Jefferson College selected for Project Vision

HILLSBORO — Jefferson College has been included in a group of 45 two-year colleges not previously associated with Department of Undergraduate Education (DUE) programs, specifically smaller two-year colleges (with focus on rural colleges) or colleges with newer Presidents. The goal of this  project is to catalyze submissions of proposals the colleges.



Project Vision, supported by the National Science Foundation (NSF) under Grant No. DUE 2018198, announces their fourth cohort, comprised of 18-colleges. The goal of this project is to catalyze submissions of proposals from 45-2YCs not previously associated with DUE programs.


Not only does Project Vision teams help each 2YCs generate an innovative idea that aligns with DUE funding, but Project Vision supports capacity building at each college, so that these colleges can regularly submit proposals to NSF. Specifically, Project Vision’s staff and team of Subject Matter Experts (SMEs) work with local faculty and staff to create a comfort level in writing grants and looking for growth opportunities. In addition, Project Vision involves College Board of Trustees (BOT), which encourages new college Presidents to pursue DUE funding and thus help grow and sustain the DUE program.


Project Vision’s principal investigator at Jefferson College is Dr. Josephine Kershaw, Dean of Institutional Effectiveness and Equity. According to Dr. Kershaw, “We look forward to working with the Project Vision team to expand Jefferson College’s potential for future NSF funding through the Advanced Technological Education (ATE) program and other Division of Undergraduate Education programs. This project will complement the pending NSF grant for Enabling Partnerships to Increase Innovation Capacity (EPIIC) which aims to broaden participation in the region’s innovation ecosystem.”


Project Vision’s mission is to:


Provide two-year diverse, small, rural colleges, and/or colleges with newer Presidents the expertise to generate innovative ideas that produce award-worthy NSF proposals.


Offer support at all levels of a college ecosystem including Board of Trustees, president, administrators, faculty, and staff.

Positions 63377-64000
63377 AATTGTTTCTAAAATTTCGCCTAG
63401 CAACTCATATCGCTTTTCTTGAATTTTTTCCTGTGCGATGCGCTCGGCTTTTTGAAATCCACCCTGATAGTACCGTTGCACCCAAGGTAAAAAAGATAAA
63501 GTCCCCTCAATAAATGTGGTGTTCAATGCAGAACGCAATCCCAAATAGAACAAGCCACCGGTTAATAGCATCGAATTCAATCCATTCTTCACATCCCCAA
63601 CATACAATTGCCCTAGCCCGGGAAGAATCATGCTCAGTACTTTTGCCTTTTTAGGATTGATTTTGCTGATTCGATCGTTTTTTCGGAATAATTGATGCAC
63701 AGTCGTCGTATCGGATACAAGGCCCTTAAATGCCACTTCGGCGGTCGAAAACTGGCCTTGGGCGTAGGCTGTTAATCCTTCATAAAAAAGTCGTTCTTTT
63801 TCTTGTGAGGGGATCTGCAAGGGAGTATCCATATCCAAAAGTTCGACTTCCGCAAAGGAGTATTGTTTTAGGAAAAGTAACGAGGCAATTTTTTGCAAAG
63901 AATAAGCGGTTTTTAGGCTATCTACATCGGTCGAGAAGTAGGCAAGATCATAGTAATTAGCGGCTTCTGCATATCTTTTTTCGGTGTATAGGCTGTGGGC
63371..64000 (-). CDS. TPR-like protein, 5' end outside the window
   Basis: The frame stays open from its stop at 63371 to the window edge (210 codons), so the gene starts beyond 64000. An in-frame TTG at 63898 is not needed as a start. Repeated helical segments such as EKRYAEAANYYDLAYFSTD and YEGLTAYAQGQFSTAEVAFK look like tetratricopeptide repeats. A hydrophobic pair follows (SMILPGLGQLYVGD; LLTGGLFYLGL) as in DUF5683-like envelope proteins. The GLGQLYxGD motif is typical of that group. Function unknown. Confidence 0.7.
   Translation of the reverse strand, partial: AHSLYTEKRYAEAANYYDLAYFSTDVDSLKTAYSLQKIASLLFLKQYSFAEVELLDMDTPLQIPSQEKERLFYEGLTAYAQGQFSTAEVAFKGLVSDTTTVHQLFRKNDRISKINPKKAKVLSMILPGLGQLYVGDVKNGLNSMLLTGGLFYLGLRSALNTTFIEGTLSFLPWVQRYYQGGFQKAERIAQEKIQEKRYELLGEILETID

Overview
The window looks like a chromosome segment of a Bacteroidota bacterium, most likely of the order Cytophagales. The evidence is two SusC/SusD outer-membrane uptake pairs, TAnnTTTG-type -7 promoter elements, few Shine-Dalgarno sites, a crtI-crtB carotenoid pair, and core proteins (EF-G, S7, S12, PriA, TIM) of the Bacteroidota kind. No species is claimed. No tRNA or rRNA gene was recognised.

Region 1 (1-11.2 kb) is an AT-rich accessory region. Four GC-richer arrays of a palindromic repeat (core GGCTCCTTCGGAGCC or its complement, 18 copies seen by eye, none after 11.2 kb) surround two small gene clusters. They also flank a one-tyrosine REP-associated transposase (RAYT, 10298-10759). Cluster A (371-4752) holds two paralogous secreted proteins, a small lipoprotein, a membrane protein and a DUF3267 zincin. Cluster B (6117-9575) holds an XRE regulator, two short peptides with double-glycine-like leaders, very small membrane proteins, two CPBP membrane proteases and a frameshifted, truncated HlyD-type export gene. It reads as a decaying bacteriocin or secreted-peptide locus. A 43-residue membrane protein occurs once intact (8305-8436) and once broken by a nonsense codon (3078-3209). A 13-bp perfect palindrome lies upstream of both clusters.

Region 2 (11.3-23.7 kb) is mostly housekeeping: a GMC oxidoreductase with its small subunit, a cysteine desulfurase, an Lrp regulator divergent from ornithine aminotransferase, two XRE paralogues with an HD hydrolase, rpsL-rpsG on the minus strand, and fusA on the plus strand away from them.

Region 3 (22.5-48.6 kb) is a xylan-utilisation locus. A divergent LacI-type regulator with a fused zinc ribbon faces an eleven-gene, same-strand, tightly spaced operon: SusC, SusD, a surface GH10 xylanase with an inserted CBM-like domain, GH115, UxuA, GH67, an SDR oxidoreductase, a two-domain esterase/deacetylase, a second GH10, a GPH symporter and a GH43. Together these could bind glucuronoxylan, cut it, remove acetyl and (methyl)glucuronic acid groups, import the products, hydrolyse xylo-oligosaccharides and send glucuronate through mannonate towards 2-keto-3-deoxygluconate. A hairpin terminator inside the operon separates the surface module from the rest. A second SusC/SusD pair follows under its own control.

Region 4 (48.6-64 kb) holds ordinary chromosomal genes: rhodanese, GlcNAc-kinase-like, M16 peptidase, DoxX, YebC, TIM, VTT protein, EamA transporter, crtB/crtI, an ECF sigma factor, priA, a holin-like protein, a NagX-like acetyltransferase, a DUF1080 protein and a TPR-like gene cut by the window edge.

Provide professional development activities for BOT, presidents, administrators, faculty, and staff by working with these entities to embrace the merits of the NSF Advanced Technological Education (ATE) Program and other Division of Undergraduate Education (DUE) programs.


Provide each college the support needed to build up their capacity and to regularly submit proposals, as deemed appropriate, to the ATE Program and other DUE Programs.


Lead this initiative by a seasoned team of ATE experts, a former college president/CEO, senior college administrators, and former NSF program officers who couple on-site analysis with follow- up services to help each college build STEM and grant capacity.


The 18-colleges selected to participate are:

Cleveland State Community College

Clovis Community College

Colorado Mountain College

Community College of Vermont

East Mississippi Community College

Florida SouthWestern State College

Grand Rapids Community College

James A. Rhodes State College

Jefferson College

McDowell Technical Community College

North Central Texas College

Pensacola State College

Prairie State College

Richard Bland College

Southeastern Community College

University of Arkansas Community College at Hope-Texarkana

Ventura College

Wharton County Junior College


About the National Science Foundation’s ATE Program

With an emphasis on two-year colleges, the Advanced Technological Education (ATE) program focuses on the education of technicians for the high- technology fields that drive our nation’s economy. The program involves partnerships between academic institutions and industry to promote improvement in the education of science and engineering technicians at the undergraduate and secondary school levels. The ATE program supports curriculum development; professional development of college faculty and secondary school teachers; career pathways to two-year colleges from secondary schools and from two-year colleges to four-year institutions; and other activities. For more information about Project Vision, see:



Project Vision is a National Science Foundation (NSF) funded initiative to help colleges discover and match innovative ideas with NSF funding opportunities.